With some trepidation Zalman enrolled in Boston University’s pastoral counseling program, apprenticing himself to Rev. Howard Thurman, an African-American Christian philosopher, theologian, educator, and civil rights leader and the dean of Marsh Chapel. Thurman’s theology of radical nonviolence influenced and shaped a generation of civil rights activists, and he was a key mentor to leaders within the movement, including Martin Luther King, Jr.
Imagine Zalman as a young hasid, dressed in black, with a dark beard and peyes, the traditional orthodox sidelocks, and with tzitzit, ritual tassels dangling at his sides, nervously entering Dean Thurman’s office for the first time. Here is how Reb Zalman describes the encounter:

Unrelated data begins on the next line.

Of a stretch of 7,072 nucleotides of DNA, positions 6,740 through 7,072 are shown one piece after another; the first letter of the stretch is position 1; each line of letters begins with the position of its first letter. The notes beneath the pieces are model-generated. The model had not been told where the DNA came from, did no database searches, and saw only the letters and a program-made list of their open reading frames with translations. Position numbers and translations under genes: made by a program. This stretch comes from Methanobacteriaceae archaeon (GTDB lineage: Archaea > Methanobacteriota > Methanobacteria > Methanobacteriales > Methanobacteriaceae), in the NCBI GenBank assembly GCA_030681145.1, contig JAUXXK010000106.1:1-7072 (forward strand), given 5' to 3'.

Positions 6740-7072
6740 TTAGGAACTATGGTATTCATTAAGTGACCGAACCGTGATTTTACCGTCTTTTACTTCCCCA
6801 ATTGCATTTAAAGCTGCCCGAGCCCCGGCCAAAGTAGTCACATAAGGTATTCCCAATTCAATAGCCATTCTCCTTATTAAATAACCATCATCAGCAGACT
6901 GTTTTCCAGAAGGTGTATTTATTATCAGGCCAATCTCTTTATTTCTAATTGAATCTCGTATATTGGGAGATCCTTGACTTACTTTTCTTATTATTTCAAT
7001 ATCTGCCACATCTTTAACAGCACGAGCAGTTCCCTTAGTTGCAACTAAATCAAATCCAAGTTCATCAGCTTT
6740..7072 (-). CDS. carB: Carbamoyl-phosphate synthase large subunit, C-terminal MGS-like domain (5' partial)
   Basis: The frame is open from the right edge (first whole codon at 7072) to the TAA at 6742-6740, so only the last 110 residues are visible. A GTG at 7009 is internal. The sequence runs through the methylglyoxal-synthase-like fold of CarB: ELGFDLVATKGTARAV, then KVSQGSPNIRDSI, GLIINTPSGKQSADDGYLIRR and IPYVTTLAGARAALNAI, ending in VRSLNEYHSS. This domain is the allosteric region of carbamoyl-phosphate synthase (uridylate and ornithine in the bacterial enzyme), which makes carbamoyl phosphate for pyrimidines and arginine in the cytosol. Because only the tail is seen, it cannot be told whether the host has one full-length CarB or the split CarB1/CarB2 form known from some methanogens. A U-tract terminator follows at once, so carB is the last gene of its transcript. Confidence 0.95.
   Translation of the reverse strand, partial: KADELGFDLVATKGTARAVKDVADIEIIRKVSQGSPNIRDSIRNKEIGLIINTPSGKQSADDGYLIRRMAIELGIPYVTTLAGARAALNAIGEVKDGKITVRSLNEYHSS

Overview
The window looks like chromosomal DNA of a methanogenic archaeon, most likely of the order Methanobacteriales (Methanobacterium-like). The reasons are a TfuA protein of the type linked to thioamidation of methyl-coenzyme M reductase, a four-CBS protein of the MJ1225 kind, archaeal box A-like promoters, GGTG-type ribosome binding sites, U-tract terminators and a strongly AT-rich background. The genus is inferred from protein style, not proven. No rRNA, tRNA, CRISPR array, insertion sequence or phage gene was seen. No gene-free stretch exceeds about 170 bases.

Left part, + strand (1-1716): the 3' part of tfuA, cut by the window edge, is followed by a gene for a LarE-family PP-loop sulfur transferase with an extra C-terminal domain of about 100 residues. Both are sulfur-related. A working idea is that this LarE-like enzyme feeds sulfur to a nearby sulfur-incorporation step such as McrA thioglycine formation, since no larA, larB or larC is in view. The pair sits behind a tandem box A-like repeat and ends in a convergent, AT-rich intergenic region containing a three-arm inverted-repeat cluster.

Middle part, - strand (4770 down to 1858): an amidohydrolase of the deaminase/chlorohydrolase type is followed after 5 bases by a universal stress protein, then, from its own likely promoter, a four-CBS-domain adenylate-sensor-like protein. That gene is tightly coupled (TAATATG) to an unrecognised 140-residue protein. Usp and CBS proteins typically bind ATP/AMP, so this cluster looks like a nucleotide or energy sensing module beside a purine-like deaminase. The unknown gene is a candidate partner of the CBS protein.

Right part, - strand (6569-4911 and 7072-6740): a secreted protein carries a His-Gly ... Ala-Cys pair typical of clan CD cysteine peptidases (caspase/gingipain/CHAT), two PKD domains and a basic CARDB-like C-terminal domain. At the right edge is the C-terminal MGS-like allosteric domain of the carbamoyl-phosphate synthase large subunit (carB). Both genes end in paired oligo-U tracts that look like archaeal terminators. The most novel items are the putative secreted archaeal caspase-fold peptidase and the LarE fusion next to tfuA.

Talking over coffee with the dean, I explained that I really wanted to take his course and learn from his experiential methods. But I also confessed that “I’m not sure if my anchor chains are long enough” to relinquish self-control and allow him, as a non-Jew, to guide me spiritually. With a pensive expression, he put down his coffee mug. His graceful hands went back and forth, as though mirroring my dilemma. Finally Howard Thurman looked right at me and said, “Don’t you trust the Ruach Hakodesh [holy spirit]? To hear a non-Jew speak these Hebrew words so eloquently shattered my composure . . .